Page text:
WASHINGTON ― Deputy Attorney General Rod Rosenstein has appointed former FBI Director Robert Mueller to serve as special prosecutor overseeing the investigation into Russian influence in the 2016 presidential election.
In a statement, Rosenstein stressed that his decision “is not a finding that crimes have been committed or that any prosecution is warranted.” But he said he’d determined “based upon the unique circumstances, the public interest requires me to place this investigation under the authority of a person who exercises a degree of independence from the normal chain of command.”
In an order dated May 17, Rosenstein wrote that Mueller will conduct an investigation into “any links and/or coordination between the Russian government and individuals associated with the campaign of President Donald Trump,” along with “any matters that arose or may arise directly from the investigation.”
“As I have stated many times, a thorough investigation will confirm what we already know ― there was no collusion between my campaign and any foreign entity,” Trump said in a statement Wednesday. “I look forward to this matter concluding quickly. In the meantime, I will never stop fighting for the people and the issues that matter most to the future of our country.”
As special counsel ― also known as a special prosecutor (the first is the technical term, though the latter was used until laws about the role expired)― Mueller will have all the authority of a U.S. attorney to conduct his investigation. He will also be able to choose members of his team and request a budget from the Justice Department.
If he chooses, Mueller could keep the FBI agents currently working on the Russia investigation. It’s not clear where Mueller will be working from, but the Justice Department said Mueller would step down from his job at the law firm WilmerHale.
Rosenstein said it was necessary to appoint Mueller so the American people will have “full confidence” in the outcome of the investigation.
“Our nation is grounded on the rule of law, and the public must be assured that the government officials administer the law fairly,” Rosenstein said. “Special Counsel Mueller will have all the appropriate resources to conduct a thorough and complete investigation, and I am confident that he will follow the facts, apply the law, and reach a just result.”
Mueller said in a statement Wednesday: “I accept this responsibility and will discharge it to the best of my ability.”
Lawmakers from across the aisle largely applauded the DOJ’s decision as a step in the right direction and welcomed Mueller’s appointment.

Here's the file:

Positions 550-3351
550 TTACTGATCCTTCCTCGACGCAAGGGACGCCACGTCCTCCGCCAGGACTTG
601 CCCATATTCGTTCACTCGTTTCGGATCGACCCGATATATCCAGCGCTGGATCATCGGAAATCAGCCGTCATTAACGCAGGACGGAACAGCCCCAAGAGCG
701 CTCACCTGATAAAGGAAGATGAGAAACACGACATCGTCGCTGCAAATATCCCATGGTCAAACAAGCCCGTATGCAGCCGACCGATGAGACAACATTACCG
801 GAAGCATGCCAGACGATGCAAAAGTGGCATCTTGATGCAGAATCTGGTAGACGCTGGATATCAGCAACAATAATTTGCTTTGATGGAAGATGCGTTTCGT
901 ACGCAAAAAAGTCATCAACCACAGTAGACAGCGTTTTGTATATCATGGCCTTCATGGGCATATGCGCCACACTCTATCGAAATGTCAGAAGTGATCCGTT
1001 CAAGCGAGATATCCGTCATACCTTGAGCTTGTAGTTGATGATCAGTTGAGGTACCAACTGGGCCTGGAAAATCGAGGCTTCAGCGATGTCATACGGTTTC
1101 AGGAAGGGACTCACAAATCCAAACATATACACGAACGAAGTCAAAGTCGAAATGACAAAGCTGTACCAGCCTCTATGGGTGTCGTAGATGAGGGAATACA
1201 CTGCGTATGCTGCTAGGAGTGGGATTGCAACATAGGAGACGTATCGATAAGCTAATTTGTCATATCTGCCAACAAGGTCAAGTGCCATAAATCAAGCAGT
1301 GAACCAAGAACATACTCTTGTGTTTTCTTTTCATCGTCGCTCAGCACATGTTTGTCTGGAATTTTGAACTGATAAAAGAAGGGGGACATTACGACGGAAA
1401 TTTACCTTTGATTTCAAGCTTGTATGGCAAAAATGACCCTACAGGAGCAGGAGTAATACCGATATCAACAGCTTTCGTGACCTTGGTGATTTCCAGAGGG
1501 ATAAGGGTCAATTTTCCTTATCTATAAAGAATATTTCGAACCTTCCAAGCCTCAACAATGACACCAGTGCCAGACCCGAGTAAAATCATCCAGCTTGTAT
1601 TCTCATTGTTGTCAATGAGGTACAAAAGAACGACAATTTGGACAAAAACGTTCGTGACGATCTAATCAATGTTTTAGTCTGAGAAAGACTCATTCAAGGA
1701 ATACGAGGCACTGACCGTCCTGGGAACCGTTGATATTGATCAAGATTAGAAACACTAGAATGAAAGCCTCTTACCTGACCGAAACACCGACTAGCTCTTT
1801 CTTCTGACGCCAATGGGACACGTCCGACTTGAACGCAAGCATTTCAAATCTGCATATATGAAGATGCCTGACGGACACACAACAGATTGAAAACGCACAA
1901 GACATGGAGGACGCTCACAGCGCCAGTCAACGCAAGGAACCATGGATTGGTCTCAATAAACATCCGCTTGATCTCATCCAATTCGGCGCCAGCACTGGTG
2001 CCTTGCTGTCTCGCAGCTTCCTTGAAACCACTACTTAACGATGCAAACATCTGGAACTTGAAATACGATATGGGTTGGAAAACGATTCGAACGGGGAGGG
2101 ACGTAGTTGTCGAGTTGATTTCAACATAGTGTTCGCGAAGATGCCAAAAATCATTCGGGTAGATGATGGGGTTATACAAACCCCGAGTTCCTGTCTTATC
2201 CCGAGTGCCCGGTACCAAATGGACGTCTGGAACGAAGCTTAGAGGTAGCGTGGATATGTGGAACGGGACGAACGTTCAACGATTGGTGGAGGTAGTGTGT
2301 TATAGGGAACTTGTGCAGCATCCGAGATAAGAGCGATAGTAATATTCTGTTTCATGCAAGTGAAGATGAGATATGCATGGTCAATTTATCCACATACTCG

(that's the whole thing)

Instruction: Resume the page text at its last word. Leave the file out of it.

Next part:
“A special counsel is very much needed in this situation and Deputy Attorney General Rosenstein has done the right thing,” said Senate Minority Leader Chuck Schumer (D-N.Y.).
“Mueller is a great selection. Impeccable credentials. Should be widely accepted,” Rep. Jason Chaffetz (R-Utah) said in a tweet.
Sen. Chuck Grassley (R-Iowa), chairman of the Senate judiciary committee, said he has “a great deal of confidence” in Rosenstein and respects his decision. “Mueller has a strong reputation for independence, and comes with the right credentials for this job,” he added in a statement. “At the end of the day, we need a public accounting of what went on to restore faith in government.”
While House Speaker Paul Ryan (R-Wis.) and Senate Majority Leader Mitch McConnell (R-Ky.) said in the previous week they believed the appointment of a special prosecutor was unnecessary, both GOP leaders on Wednesday expressed their support for the DOJ’s decision.
“My priority has been to ensure thorough and independent investigations are allowed to follow the facts wherever they may lead,” Ryan said.
“Our nation is grounded on the rule of law, and the public must be assured that the government officials administer the law fairly.”
The past week’s events are only the latest to fuel questions into whether Trump’s campaign colluded with Russia that have lingered since his November victory.
Reports of contact between national security adviser Michael Flynn and Russian ambassador Sergey Kislyak first broke in January, shortly before Trump’s inauguration. Flynn and White House officials repeatedly stated that his conversations with Kislyak did not address U.S. sanctions against Russia, which Obama had imposed the previous month as retaliation for hacking the Democratic National Committee over the summer.
By February, Flynn retracted his denials and said he was unsure whether he discussed the sanctions during his conversations with Kislyak. He resigned days later.
The following month, Comey announced that the FBI was investigating whether members of Trump’s campaign had colluded with Russia. Flynn said later that month he was willing to testify in front of the House and Senate intelligence committees carrying out their own investigations in exchange for immunity.
At every turn, Trump has continued to deny any collusion with Russia and accused the media of pushing a phony story. Last Tuesday, he fired FBI Director James Comey. Trump admitted soon after that his decision to fire Comey was related to the director’s investigation of alleged Russia ties.
This Monday, the Washington Post published reports that Trump had disclosed “highly classified information” during a meeting with Russian officials, sparking swift criticism from both sides of the aisle.
The following day, a bombshell New York Times report said Trump had asked Comey, who had been leading the probe into Russia’s possible influence in the election, to end the FBI’s investigation of Flynn.